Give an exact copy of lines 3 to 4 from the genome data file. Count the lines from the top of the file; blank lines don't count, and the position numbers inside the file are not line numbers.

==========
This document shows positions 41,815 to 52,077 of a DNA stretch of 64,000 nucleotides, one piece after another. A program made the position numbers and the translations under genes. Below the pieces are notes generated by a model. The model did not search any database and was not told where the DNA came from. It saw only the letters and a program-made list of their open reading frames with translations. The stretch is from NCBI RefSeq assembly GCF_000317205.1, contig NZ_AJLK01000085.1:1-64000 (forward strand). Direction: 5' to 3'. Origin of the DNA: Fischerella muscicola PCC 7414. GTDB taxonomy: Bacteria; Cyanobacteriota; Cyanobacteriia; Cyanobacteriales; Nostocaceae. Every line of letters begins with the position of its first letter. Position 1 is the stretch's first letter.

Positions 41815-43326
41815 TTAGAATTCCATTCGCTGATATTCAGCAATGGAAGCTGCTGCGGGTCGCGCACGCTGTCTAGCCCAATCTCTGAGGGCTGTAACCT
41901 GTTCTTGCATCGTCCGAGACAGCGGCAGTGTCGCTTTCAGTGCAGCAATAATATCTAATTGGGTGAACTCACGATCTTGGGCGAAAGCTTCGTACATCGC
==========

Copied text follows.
41815 TTAGAATTCCATTCGCTGATATTCAGCAATGGAAGCTGCTGCGGGTCGCGCACGCTGTCTAGCCCAATCTCTGAGGGCTGTAACCT
41901 GTTCTTGCATCGTCCGAGACAGCGGCAGTGTCGCTTTCAGTGCAGCAATAATATCTAATTGGGTGAACTCACGATCTTGGGCGAAAGCTTCGTACATCGC